In video gaming’s decades-long history, we’ve taken on the roles of soldiers, aliens, ninjas, jedi, plumbers, earthworms and ladybugs. We’ve never, to my knowledge, played as a nesting Russian matryoshka doll.
“Stacking” (rated E10+, $15 for Xbox 360 or PlayStation 3), the latest downloadable game from San Francisco-based Double Fine Productions, casts players as unlikely heroes in an original setting. As it did with last year’s “Costume Quest,” the studio headed by Sonoma native Tim Schafer has crafted a charming, likeable game that can be finished over the course of a few hours. (As an added bonus, PS3 owners who subscribe to Sony’s $50-a-year PlayStation Plus service can download “Stacking” at no extra cost through the end of the month.)
“Stacking,” the brainchild of Double Fine’s Lee Petty, stars young Charlie Blackmore. Charlie, the world’s littlest nesting doll, must rescue the rest of his family of chimney sweeps from the vile clutches of the Baron, an industrialist tycoon who’s built an empire through child labor. The game is set in a sepia-toned, Dickens-inspired era in which most occupations are based on shoveling cool, cleaning soot or serving the wealthy. Exploitation of the poor is rampant, and one of your best buddies is an artistically minded hobo.
To rescue the Blackmores, you’ll need to use Charlie’s ability to “stack” with the other dolls he comes across on his adventures. Each doll has particular abilities, used to advance past challenges. The little kid dolls have abilities like “sugar rush,” in which the doll runs around frantically and bangs into stuff, great for causing a commotion. The big dolls have grown-up abilities like a judge who can “dispense justice” and a guy in a T-shirt who, um, farts. (Hey, this game is rated E10+, remember?)
Charlie can stack inside dolls who are one size larger than he is. Once players stack Charlie inside of a small doll, they can then stack that doll inside another, slightly bigger doll, with the outermost doll’s special ability being the currently available power. By the end of the game, you’re working with about a half-dozen different layers for some challenges.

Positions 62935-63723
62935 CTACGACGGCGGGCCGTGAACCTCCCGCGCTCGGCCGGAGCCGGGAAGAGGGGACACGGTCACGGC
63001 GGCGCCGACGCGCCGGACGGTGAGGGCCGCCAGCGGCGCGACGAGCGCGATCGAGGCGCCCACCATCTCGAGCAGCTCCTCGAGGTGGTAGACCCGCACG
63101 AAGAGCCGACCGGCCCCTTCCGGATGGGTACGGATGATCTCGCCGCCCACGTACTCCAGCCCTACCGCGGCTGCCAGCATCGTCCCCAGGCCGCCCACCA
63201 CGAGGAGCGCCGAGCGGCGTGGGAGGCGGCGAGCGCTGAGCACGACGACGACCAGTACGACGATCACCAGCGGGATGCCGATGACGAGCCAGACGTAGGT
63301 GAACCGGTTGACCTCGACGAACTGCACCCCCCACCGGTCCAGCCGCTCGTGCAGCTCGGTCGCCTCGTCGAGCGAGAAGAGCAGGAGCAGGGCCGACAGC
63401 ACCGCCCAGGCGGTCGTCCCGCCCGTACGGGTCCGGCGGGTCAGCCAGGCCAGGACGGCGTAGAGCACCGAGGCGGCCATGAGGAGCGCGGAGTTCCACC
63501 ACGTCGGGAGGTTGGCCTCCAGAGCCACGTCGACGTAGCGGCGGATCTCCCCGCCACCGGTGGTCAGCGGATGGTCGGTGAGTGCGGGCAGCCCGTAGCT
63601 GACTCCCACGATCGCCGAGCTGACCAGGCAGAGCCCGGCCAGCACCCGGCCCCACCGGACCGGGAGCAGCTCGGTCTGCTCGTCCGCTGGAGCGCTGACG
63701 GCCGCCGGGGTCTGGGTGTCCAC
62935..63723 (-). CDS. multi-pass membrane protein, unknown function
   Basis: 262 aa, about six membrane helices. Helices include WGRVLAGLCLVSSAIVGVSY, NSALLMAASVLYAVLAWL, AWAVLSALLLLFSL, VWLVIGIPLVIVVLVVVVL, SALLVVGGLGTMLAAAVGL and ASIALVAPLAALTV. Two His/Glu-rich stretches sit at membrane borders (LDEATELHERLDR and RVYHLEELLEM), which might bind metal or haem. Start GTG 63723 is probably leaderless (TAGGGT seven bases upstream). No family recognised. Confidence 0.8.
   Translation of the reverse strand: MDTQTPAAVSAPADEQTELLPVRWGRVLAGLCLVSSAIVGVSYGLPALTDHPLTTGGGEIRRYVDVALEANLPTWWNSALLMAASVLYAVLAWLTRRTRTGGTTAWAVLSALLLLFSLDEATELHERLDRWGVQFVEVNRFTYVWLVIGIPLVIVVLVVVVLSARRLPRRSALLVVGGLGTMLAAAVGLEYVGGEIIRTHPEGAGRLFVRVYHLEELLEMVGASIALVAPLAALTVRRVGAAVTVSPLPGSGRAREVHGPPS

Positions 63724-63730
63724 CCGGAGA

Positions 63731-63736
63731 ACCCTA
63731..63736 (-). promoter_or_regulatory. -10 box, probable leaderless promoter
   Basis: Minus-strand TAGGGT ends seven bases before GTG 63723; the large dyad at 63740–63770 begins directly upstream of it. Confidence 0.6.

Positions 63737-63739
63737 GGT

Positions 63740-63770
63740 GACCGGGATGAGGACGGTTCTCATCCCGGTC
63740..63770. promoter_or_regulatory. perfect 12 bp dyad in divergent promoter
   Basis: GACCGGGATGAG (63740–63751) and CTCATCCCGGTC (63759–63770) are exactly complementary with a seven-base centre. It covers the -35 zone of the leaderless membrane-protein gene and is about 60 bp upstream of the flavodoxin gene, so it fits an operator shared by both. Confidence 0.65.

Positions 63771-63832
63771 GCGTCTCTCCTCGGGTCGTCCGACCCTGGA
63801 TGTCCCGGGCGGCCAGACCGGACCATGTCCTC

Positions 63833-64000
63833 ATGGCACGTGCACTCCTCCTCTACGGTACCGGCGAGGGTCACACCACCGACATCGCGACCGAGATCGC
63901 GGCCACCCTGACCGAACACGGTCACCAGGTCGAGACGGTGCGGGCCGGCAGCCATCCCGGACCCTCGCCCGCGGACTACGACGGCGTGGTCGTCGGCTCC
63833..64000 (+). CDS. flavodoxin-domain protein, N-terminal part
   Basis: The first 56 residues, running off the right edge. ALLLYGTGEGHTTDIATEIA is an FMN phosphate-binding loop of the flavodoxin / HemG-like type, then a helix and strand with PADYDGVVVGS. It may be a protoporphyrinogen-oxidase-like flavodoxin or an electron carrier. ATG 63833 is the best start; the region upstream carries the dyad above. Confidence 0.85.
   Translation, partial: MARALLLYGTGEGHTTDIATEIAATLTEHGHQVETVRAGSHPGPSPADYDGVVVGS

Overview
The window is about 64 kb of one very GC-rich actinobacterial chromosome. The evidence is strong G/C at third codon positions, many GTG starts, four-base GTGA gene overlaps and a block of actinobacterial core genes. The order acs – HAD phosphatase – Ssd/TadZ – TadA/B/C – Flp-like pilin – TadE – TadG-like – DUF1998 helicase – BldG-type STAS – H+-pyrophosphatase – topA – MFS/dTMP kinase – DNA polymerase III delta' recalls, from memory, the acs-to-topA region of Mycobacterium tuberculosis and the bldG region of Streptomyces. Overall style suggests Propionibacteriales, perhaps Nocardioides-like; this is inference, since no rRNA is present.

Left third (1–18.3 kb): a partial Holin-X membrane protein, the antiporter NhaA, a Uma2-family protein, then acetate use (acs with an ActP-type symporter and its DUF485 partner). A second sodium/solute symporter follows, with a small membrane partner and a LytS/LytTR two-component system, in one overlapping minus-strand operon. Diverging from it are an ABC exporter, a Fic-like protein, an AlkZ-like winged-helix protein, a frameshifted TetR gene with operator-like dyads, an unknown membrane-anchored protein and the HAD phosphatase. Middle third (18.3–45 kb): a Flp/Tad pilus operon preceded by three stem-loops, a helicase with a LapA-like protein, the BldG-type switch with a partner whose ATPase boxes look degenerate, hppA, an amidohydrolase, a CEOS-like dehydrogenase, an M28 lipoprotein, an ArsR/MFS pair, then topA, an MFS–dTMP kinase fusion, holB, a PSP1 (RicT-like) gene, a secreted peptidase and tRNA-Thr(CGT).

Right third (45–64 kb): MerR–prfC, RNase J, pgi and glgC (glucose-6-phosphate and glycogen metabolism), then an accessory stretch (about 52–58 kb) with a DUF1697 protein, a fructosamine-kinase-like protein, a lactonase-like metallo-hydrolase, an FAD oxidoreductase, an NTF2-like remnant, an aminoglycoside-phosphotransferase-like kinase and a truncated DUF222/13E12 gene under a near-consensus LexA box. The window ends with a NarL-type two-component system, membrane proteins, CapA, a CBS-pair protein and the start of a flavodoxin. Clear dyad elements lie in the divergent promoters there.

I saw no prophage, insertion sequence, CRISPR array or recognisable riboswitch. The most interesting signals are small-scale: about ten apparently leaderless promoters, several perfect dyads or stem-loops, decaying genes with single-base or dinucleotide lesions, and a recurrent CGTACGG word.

Much like classic PC adventure games like the Schafer-written “Secret of Monkey Island,” the game’s puzzles require some ingenuity and resourcefulness to beat. Some require combinations of abilities, such as one solution that has you using a fireman’s hose to wet an enemy doll, then blowing cold air from a smaller doll to freeze the enemy. Most of the challenges have multiple solutions, so after you finish the game and rescue Charlie’s family, you can go back and attempt alternate strategies. (A generous, three-tier hint system helps if you get stuck.)
In addition to the ability-based puzzles, a few challenges require you to track down all of the dolls in a particular stack, such as a family of illusionists, or a group of powdered-wig-wearing musicians. The game also rewards what it calls “Hi-jinx,” using dolls’ special abilities on the world’s other inhabitants.
Gameplaywise, “Stacking” feels quite solid for a downloadable title. The game took four or five hours to complete but, once I finished, I’d only completed 58 percent of the stuff to do. Going back and finding all the solutions to the various challenges will add a couple of hours of play time.
While “Stacking’s” gameplay and writing are quite sharp, and its character animations often hilarious, it suffers a bit from its protagonists’ wooden nature. As graphics in games have evolved, developers have been able to supplement voice-acted scripts with increasingly complex facial animations to convey emotions and make their characters more likeable and easy to relate to.
In “Stacking,” though, the characters are wooden dolls, with static expressions. The dialogue, related through a cute, period-appropriate, silent-film-inspired text presentation, is sharply written, but relatively sparse. The result was that “Stacking” is the first Double Fine game I’ve played that didn’t have a memorable star character. Instead, the world, presentation style and gameplay are the stars while Charlie is more of a blank slate.
That said, the trademark Double Fine wit is there, particularly in one mid-game stretch when Charlie must rescue a set of ambassadors whom the Baron has locked up because they plan to abolish child labor. Once Charlie frees them, their arguments against child labor are quite hilarious. Instead of the usual pleas to common decency, they put forth positions such as, “Gentlemen, child labor is an endless hassle full of tattletales and crying,” something any parent could appreciate.
Interestingly enough, Double Fine’s next game, due out this fall, will be something that any kid can appreciate. On Tuesday, the studio announced its next title, “Sesame Street: Once Upon a Monster,” which will star Cookie Monster and Elmo and be playable on the Xbox 360’s Kinect. Unlike “Stacking,” which was published by THQ, “Monster” will be published by Warner Bros. Interactive Entertainment.